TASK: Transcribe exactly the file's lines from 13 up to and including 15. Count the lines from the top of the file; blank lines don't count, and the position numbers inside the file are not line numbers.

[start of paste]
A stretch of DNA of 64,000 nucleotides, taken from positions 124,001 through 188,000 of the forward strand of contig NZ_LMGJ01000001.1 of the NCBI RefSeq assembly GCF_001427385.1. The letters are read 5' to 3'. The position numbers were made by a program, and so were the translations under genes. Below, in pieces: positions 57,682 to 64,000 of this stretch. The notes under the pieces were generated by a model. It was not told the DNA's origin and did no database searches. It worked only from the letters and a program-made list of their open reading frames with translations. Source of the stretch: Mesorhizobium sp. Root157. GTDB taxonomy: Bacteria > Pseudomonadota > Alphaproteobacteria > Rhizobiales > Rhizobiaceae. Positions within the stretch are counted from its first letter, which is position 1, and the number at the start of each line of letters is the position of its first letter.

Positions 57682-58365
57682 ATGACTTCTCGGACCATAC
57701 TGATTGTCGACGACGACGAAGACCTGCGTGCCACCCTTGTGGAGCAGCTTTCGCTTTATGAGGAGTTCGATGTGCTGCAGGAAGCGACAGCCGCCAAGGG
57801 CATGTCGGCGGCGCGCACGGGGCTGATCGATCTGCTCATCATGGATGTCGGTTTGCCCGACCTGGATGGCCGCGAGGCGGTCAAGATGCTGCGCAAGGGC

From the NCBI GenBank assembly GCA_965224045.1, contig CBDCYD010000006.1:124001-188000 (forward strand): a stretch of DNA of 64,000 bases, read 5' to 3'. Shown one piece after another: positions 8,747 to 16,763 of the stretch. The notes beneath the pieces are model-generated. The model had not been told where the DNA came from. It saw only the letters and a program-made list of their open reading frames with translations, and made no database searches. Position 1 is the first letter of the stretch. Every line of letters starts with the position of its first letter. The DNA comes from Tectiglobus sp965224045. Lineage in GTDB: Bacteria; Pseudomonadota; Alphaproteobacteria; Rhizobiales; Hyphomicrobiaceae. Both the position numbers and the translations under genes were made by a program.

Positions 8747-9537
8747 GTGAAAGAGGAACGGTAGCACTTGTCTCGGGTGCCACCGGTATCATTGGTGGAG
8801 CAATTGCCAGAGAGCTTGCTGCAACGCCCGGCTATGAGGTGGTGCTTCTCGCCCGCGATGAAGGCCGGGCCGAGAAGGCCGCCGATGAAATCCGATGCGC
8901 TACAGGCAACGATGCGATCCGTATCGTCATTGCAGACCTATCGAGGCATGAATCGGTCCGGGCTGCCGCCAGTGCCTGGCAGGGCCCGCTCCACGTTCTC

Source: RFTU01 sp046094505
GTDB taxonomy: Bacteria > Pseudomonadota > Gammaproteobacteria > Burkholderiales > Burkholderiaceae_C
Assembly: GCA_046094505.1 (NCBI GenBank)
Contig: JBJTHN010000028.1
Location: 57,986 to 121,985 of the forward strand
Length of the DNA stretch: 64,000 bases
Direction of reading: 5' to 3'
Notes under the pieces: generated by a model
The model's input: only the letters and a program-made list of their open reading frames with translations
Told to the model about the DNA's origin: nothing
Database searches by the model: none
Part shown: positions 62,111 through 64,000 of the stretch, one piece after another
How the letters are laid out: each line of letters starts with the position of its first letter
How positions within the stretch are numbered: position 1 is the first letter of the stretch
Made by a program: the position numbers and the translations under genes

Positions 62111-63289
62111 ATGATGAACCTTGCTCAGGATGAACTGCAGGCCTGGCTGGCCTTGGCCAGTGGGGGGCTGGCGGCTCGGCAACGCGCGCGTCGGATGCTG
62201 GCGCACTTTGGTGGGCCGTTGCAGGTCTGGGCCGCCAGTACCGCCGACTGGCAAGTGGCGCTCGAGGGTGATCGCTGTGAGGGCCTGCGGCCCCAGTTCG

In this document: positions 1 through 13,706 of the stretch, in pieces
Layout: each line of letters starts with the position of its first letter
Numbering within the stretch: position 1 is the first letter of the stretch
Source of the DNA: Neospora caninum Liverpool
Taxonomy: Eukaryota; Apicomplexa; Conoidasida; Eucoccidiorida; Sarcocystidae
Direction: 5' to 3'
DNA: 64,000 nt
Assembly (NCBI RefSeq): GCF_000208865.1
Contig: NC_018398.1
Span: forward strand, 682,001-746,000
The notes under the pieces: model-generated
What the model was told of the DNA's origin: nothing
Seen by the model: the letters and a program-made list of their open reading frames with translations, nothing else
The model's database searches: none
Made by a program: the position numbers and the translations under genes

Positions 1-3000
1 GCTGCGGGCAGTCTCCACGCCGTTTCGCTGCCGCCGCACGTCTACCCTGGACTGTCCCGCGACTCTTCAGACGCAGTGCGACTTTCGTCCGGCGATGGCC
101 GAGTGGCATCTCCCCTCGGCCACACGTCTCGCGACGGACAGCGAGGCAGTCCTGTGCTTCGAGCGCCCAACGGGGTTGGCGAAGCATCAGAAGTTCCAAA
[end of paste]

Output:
Assembly: GCA_046094505.1 (NCBI GenBank)
Contig: JBJTHN010000028.1
Location: 57,986 to 121,985 of the forward strand